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DyMap is a middleware application to match datasets including terminologies, ontologies, vocabularies and other data values.  It's a simple to use, no-code solution that any end-user can use to easily map database values for system integration and semantic interoperability. You just need to select the two datasets, click on ‘start working’, verify mappings between different concepts, make corrections and push to master. 

DyMap also performs remapping routines in its projects, analysing changes between releases of the corresponding datasets and proposing changes to impacted mappings. This also applies to large scale ontologies and clinical terminologies such as SNOMED CT, dm+d, ICD and others, and for clinical environments.  

For clinical environments, especially hospitals and care facilities, mappings can be expressed via FHIR for downstream use by different hospital applications. NHS UK staff can align to the clinical terminologies in the UK's NHS Terminology Server using our application, and maintain the local mappings within DyMap.

Convinced? Just click on the button below to book a demo! 


  • Interoperability tool for data matching and semantic interoperability.

  • Link or load data from all other systems and databases (API or file upload).

  • Automated data matching to quickly combine different data sources.

  • ​Rapidly matches records, concepts and codes between sources, systems and databases.

  • Actively manages mappings between ontologies, terminologies, vocabularies etc. whether formal or local.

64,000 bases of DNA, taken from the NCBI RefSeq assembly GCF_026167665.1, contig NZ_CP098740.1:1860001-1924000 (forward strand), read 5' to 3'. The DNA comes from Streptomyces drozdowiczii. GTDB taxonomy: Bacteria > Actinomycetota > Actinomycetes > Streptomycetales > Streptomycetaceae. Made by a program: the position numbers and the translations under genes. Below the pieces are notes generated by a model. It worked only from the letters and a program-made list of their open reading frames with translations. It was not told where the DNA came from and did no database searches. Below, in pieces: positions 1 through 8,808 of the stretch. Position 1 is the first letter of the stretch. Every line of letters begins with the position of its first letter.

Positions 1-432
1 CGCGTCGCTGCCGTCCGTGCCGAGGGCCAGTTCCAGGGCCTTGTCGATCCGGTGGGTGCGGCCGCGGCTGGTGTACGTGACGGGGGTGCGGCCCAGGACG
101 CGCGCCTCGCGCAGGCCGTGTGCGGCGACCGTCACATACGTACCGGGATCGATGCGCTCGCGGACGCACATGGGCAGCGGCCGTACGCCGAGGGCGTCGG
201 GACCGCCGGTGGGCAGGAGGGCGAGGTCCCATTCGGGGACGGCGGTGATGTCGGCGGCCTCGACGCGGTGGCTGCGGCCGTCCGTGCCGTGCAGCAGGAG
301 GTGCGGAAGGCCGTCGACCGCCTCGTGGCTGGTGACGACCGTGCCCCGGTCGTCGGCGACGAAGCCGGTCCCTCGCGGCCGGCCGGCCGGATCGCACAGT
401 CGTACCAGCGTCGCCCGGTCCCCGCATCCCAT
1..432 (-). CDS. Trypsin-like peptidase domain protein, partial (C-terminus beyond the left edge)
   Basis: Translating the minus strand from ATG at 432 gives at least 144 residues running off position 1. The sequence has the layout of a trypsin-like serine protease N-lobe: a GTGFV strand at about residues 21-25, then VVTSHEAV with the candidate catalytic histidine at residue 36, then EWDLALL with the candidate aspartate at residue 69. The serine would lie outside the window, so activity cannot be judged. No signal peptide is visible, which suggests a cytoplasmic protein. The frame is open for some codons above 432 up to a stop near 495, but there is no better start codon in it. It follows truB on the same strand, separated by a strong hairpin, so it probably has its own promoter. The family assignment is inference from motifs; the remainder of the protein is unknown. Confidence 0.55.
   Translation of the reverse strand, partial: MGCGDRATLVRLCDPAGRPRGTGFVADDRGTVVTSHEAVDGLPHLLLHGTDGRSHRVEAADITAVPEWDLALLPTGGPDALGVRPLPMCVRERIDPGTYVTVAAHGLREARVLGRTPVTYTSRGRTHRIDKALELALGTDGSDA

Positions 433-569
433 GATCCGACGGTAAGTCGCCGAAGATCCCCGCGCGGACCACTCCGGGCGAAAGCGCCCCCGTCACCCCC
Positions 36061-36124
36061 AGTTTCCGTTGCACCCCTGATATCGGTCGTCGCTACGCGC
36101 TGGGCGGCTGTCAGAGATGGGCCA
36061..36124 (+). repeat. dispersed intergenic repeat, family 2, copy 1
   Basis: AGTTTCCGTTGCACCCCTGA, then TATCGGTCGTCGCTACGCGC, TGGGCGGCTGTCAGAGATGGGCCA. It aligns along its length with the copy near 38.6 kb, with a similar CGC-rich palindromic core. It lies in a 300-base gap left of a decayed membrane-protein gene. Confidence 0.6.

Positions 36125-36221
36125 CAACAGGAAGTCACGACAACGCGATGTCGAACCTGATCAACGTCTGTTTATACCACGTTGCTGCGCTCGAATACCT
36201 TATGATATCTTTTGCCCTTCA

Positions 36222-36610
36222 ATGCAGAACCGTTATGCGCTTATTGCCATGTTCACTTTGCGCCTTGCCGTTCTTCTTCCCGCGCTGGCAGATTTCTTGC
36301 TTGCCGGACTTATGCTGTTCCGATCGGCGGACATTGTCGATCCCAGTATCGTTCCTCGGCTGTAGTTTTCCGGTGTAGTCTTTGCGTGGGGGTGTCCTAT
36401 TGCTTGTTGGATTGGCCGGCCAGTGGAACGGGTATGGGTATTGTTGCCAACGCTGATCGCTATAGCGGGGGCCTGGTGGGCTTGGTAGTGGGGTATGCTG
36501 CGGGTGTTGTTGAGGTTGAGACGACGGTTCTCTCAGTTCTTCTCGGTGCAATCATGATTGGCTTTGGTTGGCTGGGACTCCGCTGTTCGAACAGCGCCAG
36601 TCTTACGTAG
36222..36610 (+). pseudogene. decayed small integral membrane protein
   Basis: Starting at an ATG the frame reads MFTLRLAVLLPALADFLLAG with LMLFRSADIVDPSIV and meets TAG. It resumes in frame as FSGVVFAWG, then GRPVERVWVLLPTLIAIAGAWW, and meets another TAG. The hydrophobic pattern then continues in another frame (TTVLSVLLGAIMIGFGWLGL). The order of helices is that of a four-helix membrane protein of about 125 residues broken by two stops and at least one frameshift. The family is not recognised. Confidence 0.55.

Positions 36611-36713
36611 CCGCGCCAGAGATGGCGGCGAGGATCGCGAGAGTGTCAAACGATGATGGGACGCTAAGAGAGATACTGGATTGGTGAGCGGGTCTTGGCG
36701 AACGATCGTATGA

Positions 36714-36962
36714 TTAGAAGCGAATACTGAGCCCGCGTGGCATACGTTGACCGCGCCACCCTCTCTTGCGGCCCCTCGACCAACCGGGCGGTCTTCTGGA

• Maintains mappings even when source data or ontologies/vocabularies evolve, with changes flagged.

  • Scalable, open architecture design. APIs allow for integration with other systems and sources: 

    • API to expresses data in FHIR format for downstream medical applications.

    • API for user authentication, and 

    • API to access system functions (data ingestion, auto-matching, publishing and mapping maintenance). 


  • Generic interoperability tool for use across multiple sectors (health, public administration, defence, industry etc.).

  • Solves difficult-to-manage changes to clinical terminologies and other formal ontologies. Changes are automatically identified and queued to the user.

  • Simple enough to be used by non-IT personnel on an ongoing basis with minimal training.

  • Operational units can maintain local content and terminology mappings locally while integrating with the wider IT infrastructure.

  • Extends life of legacy systems that cannot upgraded by providing a 'semantic layer' that incorporates the legacy data into the current terminology environment.

  • Eliminates ad hoc workarounds by IT staff for Extract-Transform-Load (ETL) functions between different applications and databases and avoids reliance on hard coded mappings that introduce technical debt.

  • Harmonises data naturally at source, providing clean data downstream (to other applications, data warehouse etc.) to support advanced analytics.

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